Three months after PCI, discontinuing aspirin associated with less bleeding than continued dual antiplatelet therapy

High-risk patients who were randomized to switch to ticagrelor plus placebo had similar rates of cardiovascular events as those who continued ticagrelor plus aspirin, an industry-funded trial found.


Among high-risk patients who underwent percutaneous coronary intervention (PCI), stopping aspirin after three months of dual antiplatelet therapy led to less bleeding than continuing ticagrelor plus aspirin, an industry-funded study found.

After three months of treatment with ticagrelor plus aspirin, 7,119 patients who had not had a major bleeding event or ischemic event continued to take ticagrelor and were randomly assigned to receive aspirin or placebo for one year. The primary end point was Bleeding Academic Research Consortium (BARC) type 2, 3, or 5 bleeding. BARC bleeding types range from 0 (no bleeding) to 5 (fatal bleeding). Researchers also evaluated a composite end point of death from any cause, nonfatal myocardial infarction, or nonfatal stroke, using a noninferiority hypothesis with an absolute margin of 1.6 percentage points. Results of the study, which was funded by AstraZeneca, were published by the New England Journal of Medicine on Sept. 26.

Between randomization and one year, the primary end point occurred among 4.0% of patients randomized to ticagrelor plus placebo and 7.1% of patients assigned to ticagrelor plus aspirin (hazard ratio [HR], 0.56; 95% CI, 0.45 to 0.68; P<0.001). The difference in risk between the groups was similar for the outcome of BARC type 3 or 5 bleeding (incidence, 1.0% with ticagrelor plus placebo and 2.0% with ticagrelor plus aspirin; HR, 0.49 [95% CI, 0.33 to 0.74]).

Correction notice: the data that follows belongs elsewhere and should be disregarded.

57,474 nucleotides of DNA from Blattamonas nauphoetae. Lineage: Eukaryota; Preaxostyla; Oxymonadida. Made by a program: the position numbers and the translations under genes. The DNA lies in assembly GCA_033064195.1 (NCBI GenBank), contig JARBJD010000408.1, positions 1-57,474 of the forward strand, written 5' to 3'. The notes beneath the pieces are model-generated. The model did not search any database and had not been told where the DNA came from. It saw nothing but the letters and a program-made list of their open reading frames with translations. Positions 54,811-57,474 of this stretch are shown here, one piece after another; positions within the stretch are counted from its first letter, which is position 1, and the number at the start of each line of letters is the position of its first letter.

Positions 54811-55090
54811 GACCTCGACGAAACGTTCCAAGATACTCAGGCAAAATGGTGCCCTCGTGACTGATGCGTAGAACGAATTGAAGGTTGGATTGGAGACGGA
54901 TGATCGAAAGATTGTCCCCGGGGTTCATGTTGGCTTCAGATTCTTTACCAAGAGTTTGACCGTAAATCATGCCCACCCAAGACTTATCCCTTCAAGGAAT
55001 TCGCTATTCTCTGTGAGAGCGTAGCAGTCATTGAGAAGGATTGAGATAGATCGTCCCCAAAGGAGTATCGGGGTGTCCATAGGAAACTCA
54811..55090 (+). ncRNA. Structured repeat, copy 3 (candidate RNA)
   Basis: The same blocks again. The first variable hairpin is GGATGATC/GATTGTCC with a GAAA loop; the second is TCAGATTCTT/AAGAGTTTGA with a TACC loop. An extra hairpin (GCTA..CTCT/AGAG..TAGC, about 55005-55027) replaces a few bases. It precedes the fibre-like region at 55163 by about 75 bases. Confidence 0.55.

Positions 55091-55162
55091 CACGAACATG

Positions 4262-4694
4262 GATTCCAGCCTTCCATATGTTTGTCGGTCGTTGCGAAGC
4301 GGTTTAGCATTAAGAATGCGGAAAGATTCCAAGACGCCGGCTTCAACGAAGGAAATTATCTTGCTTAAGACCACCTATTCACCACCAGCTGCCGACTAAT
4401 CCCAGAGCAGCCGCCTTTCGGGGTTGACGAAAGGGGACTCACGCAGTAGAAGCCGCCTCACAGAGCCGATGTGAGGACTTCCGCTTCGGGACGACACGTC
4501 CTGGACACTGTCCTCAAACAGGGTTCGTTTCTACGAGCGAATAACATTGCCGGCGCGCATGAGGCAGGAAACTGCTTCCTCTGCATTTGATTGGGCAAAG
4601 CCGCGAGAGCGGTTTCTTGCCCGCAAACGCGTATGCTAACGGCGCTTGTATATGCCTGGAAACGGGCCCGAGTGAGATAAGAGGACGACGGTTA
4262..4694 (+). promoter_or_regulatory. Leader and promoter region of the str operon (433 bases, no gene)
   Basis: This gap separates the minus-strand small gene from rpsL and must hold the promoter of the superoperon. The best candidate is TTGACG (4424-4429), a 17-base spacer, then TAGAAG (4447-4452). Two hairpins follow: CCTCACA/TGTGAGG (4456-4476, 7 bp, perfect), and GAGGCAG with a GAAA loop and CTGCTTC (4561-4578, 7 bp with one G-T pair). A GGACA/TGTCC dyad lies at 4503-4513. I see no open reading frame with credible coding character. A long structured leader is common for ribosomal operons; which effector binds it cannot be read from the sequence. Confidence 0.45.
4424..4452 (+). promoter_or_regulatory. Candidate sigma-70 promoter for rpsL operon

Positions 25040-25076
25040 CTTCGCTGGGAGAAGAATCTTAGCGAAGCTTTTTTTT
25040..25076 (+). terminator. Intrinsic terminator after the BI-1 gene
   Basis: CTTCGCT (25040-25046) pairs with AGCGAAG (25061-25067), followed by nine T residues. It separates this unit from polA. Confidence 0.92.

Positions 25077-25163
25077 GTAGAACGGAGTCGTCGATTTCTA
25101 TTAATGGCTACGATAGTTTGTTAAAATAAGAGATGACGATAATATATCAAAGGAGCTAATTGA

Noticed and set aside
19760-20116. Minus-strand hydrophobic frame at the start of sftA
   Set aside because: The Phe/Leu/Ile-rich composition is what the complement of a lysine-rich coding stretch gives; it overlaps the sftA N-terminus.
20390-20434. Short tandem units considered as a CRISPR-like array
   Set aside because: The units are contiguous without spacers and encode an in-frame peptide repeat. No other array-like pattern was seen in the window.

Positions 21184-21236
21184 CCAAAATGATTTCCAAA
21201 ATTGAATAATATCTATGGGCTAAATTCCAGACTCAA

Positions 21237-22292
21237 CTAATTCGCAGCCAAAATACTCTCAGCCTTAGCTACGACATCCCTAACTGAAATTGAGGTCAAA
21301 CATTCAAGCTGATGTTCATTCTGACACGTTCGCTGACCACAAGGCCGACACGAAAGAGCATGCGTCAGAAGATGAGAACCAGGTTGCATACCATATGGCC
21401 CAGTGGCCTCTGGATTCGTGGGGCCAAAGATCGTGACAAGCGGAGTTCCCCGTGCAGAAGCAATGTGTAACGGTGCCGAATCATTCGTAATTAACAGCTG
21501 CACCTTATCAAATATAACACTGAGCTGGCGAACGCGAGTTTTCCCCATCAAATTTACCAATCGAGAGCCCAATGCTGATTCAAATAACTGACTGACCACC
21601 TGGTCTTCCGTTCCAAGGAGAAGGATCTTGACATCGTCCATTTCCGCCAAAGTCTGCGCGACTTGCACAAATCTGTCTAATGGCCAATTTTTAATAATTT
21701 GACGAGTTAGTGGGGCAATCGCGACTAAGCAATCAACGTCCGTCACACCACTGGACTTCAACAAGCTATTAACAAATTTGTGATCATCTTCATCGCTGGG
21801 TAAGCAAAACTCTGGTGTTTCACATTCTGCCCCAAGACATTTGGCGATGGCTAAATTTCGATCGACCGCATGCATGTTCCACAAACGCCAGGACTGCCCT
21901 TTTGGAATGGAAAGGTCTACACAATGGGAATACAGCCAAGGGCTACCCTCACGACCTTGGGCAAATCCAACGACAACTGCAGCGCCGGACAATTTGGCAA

The incidence of death from any cause, nonfatal myocardial infarction, or nonfatal stroke was 3.9% in both groups (difference, −0.06 percentage point; 95% CI, −0.97 to 0.84 percentage point). The HR for this composite end point was 0.99 (95% CI, 0.78 to 1.25; P<0.001 for noninferiority).

The authors wrote, “From a clinical standpoint, our results suggest that ticagrelor monotherapy may be a suitable antiplatelet strategy to lower the risk of bleeding while simultaneously preserving ischemic benefit in patients who have undergone PCI and are characterized by a minimum threshold of risk. These effects appear consistent in patients whose condition is either stable or acute.”